Marriage and Civil partnership VS Co-habitation and Common law
Final duties break down the legal differences between Marriage, Civil partnerships, Co-habitation and Common law
Marriage and Civil partnership VS Co-habitation and Common law how does this effect the legal process of inheritance and estate administration?
The Oxford English dictionary defines marriage as “The legally or formally recognized union of two people as partners in a personal relationship” In the UK marriage can be between two people of an opposite gender or two people of the same gender.
Proof of a marriage can be:-
• a certified copy of an entry in a UK register of marriages; or
• a marriage certificate issued in the country where the marriage took place.
There are benefits to being married when it comes to inheritance and estate administration.
• You will inherit if your spouse leaves provision for you in the will
• You will not have to pay inheritance on assets passed between spouses
• Your spouse can use your nil rate band against their estate upon their death
• If one of you passes away “intestate”, without leaving a will, under the British rules of intestacy you are still entitled to inherit.
“A civil partnership is a legal relationship which can be registered by two people of the same sex who aren’t related to each other. If you are in a same-sex relationship, registering a civil partnership will give your relationship legal recognition. This will give you added legal rights, as well as responsibilities.”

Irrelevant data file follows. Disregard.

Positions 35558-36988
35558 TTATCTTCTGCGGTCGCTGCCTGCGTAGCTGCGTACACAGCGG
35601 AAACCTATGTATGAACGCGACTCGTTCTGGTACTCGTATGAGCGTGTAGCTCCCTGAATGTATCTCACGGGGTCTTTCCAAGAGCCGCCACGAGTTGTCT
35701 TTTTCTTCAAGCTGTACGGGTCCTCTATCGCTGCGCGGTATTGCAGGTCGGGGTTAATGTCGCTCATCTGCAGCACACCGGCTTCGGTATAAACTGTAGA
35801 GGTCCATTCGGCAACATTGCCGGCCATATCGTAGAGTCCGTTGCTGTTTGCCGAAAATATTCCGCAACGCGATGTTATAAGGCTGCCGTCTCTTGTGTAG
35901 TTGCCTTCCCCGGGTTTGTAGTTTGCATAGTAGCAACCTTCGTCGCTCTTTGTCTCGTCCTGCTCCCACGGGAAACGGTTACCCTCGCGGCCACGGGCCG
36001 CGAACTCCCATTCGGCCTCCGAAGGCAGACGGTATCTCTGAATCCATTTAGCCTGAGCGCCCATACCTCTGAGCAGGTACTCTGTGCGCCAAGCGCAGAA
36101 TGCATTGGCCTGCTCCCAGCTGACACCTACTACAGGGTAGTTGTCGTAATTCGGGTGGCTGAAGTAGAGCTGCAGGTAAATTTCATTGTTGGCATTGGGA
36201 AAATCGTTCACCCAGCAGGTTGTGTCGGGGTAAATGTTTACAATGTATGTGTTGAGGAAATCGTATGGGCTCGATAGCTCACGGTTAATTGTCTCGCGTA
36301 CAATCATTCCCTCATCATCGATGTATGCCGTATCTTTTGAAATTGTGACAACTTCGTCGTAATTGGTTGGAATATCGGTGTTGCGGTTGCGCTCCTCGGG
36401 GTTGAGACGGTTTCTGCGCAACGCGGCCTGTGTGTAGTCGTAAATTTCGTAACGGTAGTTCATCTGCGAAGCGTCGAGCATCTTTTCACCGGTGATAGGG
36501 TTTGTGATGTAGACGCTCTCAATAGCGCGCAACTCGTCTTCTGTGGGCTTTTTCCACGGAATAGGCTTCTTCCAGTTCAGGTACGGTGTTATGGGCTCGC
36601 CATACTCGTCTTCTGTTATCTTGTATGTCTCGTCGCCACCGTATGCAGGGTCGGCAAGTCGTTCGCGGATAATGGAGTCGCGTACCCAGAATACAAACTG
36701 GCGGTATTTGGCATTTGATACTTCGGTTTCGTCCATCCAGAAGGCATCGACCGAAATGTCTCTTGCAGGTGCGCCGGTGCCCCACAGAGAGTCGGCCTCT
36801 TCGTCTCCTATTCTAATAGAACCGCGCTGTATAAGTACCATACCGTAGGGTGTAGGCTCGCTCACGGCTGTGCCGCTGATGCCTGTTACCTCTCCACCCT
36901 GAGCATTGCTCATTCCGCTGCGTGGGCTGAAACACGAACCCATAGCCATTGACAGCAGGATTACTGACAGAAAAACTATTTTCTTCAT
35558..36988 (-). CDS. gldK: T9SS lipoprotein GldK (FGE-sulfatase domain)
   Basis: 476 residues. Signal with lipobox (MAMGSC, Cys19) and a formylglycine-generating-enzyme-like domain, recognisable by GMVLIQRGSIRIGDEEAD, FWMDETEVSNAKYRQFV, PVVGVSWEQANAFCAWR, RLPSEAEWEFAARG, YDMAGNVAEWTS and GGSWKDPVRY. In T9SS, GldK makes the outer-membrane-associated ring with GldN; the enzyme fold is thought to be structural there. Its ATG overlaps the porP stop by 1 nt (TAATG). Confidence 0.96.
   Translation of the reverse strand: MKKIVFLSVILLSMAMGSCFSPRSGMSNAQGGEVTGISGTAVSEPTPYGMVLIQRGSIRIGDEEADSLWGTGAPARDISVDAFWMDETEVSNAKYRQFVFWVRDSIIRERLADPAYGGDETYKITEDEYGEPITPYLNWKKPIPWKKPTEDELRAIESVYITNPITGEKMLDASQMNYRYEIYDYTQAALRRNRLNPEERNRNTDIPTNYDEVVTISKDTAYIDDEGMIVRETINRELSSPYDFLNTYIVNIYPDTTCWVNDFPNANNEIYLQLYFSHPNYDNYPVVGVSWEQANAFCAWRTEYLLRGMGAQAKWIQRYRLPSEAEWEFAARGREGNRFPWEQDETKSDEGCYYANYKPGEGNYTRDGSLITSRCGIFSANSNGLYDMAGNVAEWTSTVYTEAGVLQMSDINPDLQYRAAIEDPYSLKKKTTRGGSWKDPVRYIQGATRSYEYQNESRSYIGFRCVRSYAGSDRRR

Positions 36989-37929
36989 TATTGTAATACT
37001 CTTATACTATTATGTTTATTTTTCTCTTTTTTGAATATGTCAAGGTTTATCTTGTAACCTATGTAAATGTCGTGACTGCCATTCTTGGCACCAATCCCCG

The government website provides a comparison of civil partnership and marriage for same sex couples which you can read here.
When it comes to Inheritance tax and Estate administration civil partners are entitled to the same property rights, inheritance tax exemptions, social security and pension benefits as married couples.
Common-law husbands or wives are not legally recognised under British Inheritance laws, and therefore no provision is made for them under the Rules of Intestacy. This means that they will not be entitled to inherit upon the others death.
To ensure that your partner will be provided for after your death you must write a valid will naming them as a beneficiary of your estate. If you do write a will leaving your estate to your partner they will still not receive the same tax exemptions that a spouse would.
Living together/ Cohabiting
Although there is no legal definition of living together, it generally means to live together as a couple without being married.
In some areas of law you may not have the same rights as you would if you registered your civil partnership, but when it comes to inheritance you do not.
It is important to write a will in order for your assets to be distributed according to your wishes and ensure your partner inherits. As an unmarried couple you will not receive the inheritance tax exemptions as a couple who are married or in a civil partnership.
When one partner dies without leaving a valid will, Living together or cohabiting does not give you the same legal entitlement to inherit as a spouse/civil partner or family member. When there is no valid will their estate would be subject to the rules of intestacy, these rules prioritises spouses /civil partners and family members.
Your partner will not receive from your estate unless there are assets owned in joint names, for example if you owned a property together as joint tenants the property will pass to the surviving owner. However if the property is owned as tenants in common and the deceased left no will, the deceased’s share of the property will be distributed to their beneficiaries which are decided by the rules of intestacy. In some cases this can lead to the surviving partner having to sell the property for the deceased’s beneficiaries to receive their share.
Under certain circumstances you can apply to the court to receive from the estate or more of the estate if your partner dies without leaving enough or no provision for you and you were financially reliant on them.